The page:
• HuiaHuia Shipmate
    There are a couple of good opshops* within easy walking distance from my house. I have bought 2 beds complete with mattresses from them as well as a comfortable easy chair, dinner and side plates. They are now the first places I look if I break something or, as recently need an extra bed for family who will visit in a regular basis. I also donate items I don't need any more for sale as well as any excess grocery bags.

    *Opshops - I'm not sure how common this term is internationally. Here an opshop means an opportunity or second hand shop, usually run by a Church or charity group to raise funds. My local ones are run by the Salvation Army and St John's ambulance. City Mission (Anglican) and Vinnies (St Vincent de Paul p Catholic) also run shops in town.
  • Nick TamenNick Tamen Shipmate
    Huia wrote: »
    *Opshops - I'm not sure how common this term is internationally. Here an opshop means an opportunity or second hand shop, usually run by a Church or charity group to raise funds. My local ones are run by the Salvation Army and St John's ambulance. City Mission (Anglican) and Vinnies (St Vincent de Paul p Catholic) also run shops in town.
    Opshop is a new term to me. In my corner of the Anglosphere, such a shop would be called a thrift shop or thrift store.


  • FirenzeFirenze Shipmate, Host Emeritus
    Here (UK) they would be Charity Shops.

    I do all laundry at 30°

    I take fits of upcycling clothes I have rather than buy new ones. Since I ignore fashion I'm still wearing items I've had for years, sometimes decades.
  • BoogieBoogie Heaven Host
    My dog walking raincoat is 35 years old. 🐾🙂
  • ArielAriel Shipmate
    Some of my clothes go back decades. None of the furniture in my house is new, except the folding chairs and picnic table. I buy most of my books secondhand, wash everything at 30C, and there is no tumble dryer. I recycle rubbish and put stuff in the garden waste bin or the little food waste bin. If I can mend things rather than throw them out I do. The car doesn't often get used and I generally either walk or take the train somewhere. Currently I'm pescatarian. I've often popped into charity shops: got some nice clothes and a lovely set of crockery that way.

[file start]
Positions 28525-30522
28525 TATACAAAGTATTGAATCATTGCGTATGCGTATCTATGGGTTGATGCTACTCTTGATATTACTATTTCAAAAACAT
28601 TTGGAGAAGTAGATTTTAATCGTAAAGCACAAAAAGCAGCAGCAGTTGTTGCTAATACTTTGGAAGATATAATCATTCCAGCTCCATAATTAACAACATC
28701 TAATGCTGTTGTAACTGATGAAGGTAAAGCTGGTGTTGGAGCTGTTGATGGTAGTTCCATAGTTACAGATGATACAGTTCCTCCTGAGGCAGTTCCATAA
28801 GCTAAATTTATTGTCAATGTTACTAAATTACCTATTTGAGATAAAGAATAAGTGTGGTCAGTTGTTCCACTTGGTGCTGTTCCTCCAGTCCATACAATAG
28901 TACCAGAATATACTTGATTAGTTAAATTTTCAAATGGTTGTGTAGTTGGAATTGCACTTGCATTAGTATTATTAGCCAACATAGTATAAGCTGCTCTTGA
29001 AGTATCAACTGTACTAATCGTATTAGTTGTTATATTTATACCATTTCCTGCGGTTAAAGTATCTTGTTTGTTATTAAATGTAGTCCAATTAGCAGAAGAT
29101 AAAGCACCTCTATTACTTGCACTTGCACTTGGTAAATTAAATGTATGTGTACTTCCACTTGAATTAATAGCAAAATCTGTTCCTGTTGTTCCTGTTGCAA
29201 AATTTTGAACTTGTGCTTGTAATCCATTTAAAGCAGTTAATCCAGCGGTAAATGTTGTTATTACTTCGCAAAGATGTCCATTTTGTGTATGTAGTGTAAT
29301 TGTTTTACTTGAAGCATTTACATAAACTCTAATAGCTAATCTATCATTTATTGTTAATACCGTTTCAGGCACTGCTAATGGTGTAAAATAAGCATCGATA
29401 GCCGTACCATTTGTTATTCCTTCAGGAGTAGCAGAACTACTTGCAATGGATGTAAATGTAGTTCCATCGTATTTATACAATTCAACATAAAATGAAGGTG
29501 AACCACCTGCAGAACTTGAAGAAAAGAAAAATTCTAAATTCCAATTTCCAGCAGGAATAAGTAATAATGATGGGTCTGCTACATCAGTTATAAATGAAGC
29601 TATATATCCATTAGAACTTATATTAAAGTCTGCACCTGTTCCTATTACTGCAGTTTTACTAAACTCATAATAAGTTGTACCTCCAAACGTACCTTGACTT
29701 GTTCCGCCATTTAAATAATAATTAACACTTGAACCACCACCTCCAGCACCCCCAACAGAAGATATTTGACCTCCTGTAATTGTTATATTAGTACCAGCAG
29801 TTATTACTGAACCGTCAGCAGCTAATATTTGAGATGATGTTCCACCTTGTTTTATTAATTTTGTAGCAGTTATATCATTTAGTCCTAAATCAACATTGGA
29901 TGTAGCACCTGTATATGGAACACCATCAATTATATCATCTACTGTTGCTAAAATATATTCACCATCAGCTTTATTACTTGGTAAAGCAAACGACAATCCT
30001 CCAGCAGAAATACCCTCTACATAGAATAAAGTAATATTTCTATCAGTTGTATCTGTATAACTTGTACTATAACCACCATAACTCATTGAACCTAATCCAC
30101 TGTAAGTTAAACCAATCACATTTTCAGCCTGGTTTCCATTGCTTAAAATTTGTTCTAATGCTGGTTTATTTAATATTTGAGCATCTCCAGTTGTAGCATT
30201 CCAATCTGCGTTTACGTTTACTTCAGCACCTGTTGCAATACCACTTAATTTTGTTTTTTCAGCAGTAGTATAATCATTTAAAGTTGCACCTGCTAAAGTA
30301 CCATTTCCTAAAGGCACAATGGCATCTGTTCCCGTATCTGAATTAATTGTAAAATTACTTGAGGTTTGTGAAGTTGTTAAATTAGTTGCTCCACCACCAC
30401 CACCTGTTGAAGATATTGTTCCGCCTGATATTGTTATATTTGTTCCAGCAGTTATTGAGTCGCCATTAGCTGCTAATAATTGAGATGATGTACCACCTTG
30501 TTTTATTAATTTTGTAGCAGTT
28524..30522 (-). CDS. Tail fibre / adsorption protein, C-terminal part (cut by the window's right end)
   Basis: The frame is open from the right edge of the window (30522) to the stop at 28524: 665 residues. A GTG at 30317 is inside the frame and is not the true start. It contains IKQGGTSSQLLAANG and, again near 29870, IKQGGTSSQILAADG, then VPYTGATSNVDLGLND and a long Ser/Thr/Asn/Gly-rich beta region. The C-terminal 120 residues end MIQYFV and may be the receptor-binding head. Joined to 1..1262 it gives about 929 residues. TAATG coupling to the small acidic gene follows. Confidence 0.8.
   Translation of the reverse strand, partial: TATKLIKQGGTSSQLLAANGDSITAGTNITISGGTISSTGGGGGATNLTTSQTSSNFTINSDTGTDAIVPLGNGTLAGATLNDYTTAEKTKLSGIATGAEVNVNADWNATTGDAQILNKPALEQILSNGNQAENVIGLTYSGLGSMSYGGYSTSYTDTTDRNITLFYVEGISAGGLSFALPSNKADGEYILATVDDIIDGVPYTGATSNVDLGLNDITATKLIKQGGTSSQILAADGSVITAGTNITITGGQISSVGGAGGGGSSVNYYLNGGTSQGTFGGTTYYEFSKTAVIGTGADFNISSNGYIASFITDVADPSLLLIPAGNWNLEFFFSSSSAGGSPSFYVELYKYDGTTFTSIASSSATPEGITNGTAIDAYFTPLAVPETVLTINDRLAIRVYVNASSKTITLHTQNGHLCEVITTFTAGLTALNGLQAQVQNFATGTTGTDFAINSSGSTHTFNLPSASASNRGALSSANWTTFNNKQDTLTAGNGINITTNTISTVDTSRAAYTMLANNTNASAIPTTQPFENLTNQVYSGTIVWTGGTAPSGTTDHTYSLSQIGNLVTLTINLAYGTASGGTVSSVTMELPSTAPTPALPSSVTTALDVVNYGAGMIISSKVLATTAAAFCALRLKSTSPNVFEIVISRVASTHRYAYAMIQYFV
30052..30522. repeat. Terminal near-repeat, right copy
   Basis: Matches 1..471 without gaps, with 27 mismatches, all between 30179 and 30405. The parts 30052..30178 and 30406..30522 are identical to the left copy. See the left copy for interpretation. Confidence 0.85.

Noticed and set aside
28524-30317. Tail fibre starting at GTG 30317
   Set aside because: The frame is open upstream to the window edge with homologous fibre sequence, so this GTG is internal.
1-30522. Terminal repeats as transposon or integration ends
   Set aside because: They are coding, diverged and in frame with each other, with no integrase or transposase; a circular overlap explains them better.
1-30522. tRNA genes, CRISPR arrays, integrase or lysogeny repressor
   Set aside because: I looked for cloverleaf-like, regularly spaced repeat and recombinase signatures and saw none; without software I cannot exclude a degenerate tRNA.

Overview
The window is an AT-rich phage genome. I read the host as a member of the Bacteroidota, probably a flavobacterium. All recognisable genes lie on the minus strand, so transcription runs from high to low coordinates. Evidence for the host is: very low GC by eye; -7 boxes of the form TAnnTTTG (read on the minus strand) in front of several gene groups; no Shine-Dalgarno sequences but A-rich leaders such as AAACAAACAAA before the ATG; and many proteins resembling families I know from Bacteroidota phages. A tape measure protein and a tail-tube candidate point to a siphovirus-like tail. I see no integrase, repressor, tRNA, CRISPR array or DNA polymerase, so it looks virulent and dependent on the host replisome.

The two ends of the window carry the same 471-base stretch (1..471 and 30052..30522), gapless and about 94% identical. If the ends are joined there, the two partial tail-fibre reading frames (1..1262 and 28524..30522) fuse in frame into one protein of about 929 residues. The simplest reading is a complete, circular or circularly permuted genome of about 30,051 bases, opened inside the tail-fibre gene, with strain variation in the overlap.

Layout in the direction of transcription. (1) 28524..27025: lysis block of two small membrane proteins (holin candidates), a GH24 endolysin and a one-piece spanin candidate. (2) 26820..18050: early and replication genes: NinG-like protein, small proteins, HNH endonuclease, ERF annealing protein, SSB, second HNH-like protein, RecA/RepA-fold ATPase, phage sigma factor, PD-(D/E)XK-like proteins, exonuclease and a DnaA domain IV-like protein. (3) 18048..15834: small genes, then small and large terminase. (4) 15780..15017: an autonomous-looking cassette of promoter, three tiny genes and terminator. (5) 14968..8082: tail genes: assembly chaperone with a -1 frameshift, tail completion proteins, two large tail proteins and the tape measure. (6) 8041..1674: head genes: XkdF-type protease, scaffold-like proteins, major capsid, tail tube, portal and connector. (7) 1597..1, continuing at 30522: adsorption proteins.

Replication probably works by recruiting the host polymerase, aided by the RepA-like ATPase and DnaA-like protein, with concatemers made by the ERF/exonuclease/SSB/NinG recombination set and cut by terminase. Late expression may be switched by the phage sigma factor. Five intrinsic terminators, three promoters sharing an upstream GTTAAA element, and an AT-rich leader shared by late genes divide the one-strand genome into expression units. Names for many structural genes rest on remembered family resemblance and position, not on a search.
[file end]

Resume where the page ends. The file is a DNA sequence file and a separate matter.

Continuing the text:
These are all things that come from having lived years on a very low budget rather than being eco-friendly, but I'm realizing it does all tie in with that.
  • We have just had solar panels installed. Which seem to be having a significant impact on our grid electricity usage.

    We did this for our let properly too.
  • Gee DGee D Shipmate
    Huia wrote: »

    *Opshops - I'm not sure how common this term is internationally. Here an opshop means an opportunity or second hand shop, usually run by a Church or charity group to raise funds.

    As it is here.
  • We stopped eating chicken a long time ago, this is particularly pertinent in the light of reports on chicken farms producing huge amounts of waste, see for example the river Wye. Organic is better, of course.